vs.(assume Cecil’s 220 “net” number is incorrect and use PIP’s 350 number): ($14,800,000 + $2,000,000) / 350) / $17,000 = +282% per space cost at 51 Biltmore over the county’s lot.

    It’s been a long week, I’m hungry and I probably screwd that up, but the excavation savings don’t look like much in the way of savings.

  11. Joe Minicozzi says:

    Good thinking, but bear in mind that the County’s deck is a stand-alone deck that is all above ground. It also yields us tax-payers $0 in payback because there is no contributing tax base on that site. its all publicly owned… ie: no revenue other than the payments for parking.
    Add to that, that the 51 Biltmore is designed on a site that has about a 14′-18′ drop to it from high-point to low-point, and you’re getting into grading activity on the site (more costs) that the County didn’t have.
    Finally, when you enclose a parking structure inside another building, there are building code requirements for a ventilation system to have air exchanges within the building to ventilate it. Which drives the cost up some more. Don’t hold me to this, but I think the ventilation system costs somewhere around $100k. There’s also other items shoved in the building that drive the cost up, such as a large utility box inside the structure. This is not exactly a sexy thing to talk about, but when you have the aesthetic discussion on the building, there’s a cost to hiding the utilities as well. That goes into the cost of structure.
    You are right. It is apples to oranges. Its difficult to compare a stand-alone deck with an enclosed one, but you are putting good thinking out there. Assuming we use your numbers above, I would ask the audience, is a 34% increase in a cost of space (that will probably be reflected in the cost the user pays when they park) worth getting a hidden deck PLUS the tax revenue from the Hotel, retail, restaurants, and 2 different housing projects that will be on the site a better project than a stand alone deck with no tax revenue?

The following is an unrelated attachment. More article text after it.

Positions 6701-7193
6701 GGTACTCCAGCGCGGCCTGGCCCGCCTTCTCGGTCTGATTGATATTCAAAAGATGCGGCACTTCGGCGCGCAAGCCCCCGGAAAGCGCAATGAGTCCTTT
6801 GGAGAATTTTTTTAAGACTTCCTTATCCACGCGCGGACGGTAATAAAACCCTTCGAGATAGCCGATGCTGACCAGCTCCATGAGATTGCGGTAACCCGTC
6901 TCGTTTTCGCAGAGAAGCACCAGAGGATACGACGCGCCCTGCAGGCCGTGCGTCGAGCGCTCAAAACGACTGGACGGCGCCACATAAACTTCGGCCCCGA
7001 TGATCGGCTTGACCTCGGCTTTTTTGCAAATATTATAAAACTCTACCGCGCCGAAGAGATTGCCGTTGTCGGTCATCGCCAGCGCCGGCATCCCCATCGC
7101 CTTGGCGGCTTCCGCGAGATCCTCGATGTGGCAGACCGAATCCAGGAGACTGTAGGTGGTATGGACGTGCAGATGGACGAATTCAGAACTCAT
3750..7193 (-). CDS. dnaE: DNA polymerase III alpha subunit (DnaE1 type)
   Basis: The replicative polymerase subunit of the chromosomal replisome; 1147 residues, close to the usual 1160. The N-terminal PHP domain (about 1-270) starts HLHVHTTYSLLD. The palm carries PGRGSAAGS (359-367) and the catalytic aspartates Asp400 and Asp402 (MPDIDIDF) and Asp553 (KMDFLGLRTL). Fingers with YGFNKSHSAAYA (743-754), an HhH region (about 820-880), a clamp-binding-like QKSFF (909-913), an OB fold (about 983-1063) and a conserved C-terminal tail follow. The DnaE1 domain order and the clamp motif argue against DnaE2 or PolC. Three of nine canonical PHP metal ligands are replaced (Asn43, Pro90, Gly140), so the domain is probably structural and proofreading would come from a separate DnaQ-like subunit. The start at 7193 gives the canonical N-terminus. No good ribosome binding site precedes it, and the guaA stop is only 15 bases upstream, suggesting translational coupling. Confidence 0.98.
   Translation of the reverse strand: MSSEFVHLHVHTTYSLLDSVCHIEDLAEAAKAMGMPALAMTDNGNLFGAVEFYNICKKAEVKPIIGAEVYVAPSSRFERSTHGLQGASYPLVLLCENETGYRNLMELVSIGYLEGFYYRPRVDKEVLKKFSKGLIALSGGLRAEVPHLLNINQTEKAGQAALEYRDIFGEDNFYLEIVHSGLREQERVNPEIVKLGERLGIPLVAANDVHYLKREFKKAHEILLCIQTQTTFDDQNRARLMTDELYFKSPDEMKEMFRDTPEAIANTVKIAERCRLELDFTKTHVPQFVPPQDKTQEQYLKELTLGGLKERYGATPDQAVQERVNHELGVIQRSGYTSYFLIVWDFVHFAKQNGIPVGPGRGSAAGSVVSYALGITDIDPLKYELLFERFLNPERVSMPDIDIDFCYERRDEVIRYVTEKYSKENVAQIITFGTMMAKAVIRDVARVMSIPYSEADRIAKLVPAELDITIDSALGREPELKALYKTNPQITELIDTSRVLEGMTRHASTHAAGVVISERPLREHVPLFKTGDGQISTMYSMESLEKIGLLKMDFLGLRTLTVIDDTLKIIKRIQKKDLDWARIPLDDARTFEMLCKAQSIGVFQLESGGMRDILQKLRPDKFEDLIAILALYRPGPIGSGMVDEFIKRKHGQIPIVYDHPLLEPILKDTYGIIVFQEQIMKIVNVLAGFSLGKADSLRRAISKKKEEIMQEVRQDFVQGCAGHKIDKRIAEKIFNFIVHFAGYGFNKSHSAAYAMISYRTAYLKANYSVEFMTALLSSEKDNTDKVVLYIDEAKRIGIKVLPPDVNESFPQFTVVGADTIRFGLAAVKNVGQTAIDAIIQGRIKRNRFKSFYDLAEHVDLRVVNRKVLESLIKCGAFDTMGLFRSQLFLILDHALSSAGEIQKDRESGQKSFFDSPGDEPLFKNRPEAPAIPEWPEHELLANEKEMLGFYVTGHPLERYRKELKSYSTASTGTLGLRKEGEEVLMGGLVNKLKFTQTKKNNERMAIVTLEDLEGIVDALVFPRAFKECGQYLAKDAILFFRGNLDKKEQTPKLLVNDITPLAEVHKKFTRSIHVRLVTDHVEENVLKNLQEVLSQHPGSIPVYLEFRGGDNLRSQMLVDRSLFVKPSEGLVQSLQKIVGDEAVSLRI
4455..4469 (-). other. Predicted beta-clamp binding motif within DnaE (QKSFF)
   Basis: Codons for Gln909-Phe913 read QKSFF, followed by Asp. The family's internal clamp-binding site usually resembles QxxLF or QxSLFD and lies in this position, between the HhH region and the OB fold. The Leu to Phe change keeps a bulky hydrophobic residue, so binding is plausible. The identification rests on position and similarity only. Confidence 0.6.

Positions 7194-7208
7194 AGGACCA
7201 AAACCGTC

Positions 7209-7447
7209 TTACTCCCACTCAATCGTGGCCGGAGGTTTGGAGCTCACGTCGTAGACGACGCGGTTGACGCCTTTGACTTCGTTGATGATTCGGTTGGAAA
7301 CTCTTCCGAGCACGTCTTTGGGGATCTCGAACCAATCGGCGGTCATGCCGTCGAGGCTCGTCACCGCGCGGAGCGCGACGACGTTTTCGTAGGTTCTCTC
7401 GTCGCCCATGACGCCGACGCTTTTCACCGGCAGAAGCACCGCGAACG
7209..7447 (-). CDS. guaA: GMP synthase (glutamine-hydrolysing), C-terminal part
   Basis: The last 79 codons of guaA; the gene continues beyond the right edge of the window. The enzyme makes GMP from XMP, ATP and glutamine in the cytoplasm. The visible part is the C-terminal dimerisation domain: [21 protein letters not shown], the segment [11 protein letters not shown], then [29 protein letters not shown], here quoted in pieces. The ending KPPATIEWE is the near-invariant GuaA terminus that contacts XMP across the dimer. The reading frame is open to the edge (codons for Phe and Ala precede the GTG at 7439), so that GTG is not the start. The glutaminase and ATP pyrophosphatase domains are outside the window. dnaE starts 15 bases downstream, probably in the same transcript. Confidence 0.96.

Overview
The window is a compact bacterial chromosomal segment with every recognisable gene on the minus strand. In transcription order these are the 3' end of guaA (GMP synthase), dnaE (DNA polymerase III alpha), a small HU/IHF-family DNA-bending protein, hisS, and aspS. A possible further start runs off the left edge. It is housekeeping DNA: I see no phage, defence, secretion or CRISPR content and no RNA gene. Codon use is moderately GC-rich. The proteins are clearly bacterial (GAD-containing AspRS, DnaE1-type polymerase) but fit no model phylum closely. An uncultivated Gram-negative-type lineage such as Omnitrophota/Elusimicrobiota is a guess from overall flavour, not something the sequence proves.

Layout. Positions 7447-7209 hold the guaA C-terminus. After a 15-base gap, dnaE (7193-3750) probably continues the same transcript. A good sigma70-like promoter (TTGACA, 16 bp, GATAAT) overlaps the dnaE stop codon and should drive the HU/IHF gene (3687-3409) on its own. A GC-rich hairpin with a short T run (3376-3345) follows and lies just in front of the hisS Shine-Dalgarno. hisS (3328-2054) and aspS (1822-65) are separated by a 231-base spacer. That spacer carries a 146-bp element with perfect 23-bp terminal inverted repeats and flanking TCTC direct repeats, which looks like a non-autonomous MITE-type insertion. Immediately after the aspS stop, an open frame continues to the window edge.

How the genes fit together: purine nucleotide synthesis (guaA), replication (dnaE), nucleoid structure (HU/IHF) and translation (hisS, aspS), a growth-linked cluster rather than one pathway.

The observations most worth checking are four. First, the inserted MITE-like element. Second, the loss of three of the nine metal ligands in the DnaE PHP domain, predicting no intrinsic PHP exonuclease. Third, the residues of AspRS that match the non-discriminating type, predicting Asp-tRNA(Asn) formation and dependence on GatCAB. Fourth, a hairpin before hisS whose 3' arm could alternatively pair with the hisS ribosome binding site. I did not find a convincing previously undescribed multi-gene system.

The other caveat to the above is that the 51 Biltmore project is required to be shielded (only at the ground stories) by other uses, so to some extent, the extra expenses in that project are because of the extra requirements. Anyway, I like what you’re thinking about.


  12. Tom Sullivan says:

    Welcome, Joe.

    It is clearly apples and oranges. I tend not to take figures at face value and immediately pull out my calculator and start juggling numbers. And no way do I take preliminary cost estimates at face value. (I was doing construction support for a large, high-pressure project a few years ago that was $40 million — in the RED.)

    The tax revenue will clearly impact the payback. The question is compared to what else the city might need to spend $15 million on in this tough economy. Plus there’s no guarantee such development projects succeed or go forward as planned (if ever), as I observed here this week. When the government is the sole proprietor of a parking deck, it’s one thing. Should private partners go belly up with a half-finished, over-budget hotel sitting on top of a public parking deck it would be, as we say in my business, embarrassing.

    With so many players involved, there are risks to go with the projected revenues, and those are factors Council was elected weigh on our behalf when committing public money.

  13. Dixiegirlz says:

    “Should private partners go belly up with a half-finished, over-budget hotel sitting on top of a public parking deck it would be, as we say in my business, embarrassing. “

    There is no guarantee those hotel rooms will be filled. I’m frequently traveling by Hotel Indigo…and rarely does it look even close to full capacity. Indigo’s high end condos are now being advertised as time share units. So occupancy of yet another “boutique hotel” is no given by any stretch.